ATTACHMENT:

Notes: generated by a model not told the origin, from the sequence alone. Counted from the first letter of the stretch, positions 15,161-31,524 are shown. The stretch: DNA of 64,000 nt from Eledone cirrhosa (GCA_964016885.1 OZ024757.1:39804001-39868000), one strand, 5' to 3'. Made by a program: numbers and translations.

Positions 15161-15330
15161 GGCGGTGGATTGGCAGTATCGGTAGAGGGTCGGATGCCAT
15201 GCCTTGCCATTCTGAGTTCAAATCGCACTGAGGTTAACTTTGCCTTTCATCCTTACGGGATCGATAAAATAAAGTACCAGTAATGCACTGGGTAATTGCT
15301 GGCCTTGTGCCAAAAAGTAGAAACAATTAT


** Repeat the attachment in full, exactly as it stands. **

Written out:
Notes: generated by a model not told the origin, from the sequence alone. Counted from the first letter of the stretch, positions 15,161-31,524 are shown. The stretch: DNA of 64,000 nt from Eledone cirrhosa (GCA_964016885.1 OZ024757.1:39804001-39868000), one strand, 5' to 3'. Made by a program: numbers and translations.

Positions 15161-15330
15161 GGCGGTGGATTGGCAGTATCGGTAGAGGGTCGGATGCCAT
15201 GCCTTGCCATTCTGAGTTCAAATCGCACTGAGGTTAACTTTGCCTTTCATCCTTACGGGATCGATAAAATAAAGTACCAGTAATGCACTGGGTAATTGCT
15301 GGCCTTGTGCCAAAAAGTAGAAACAATTAT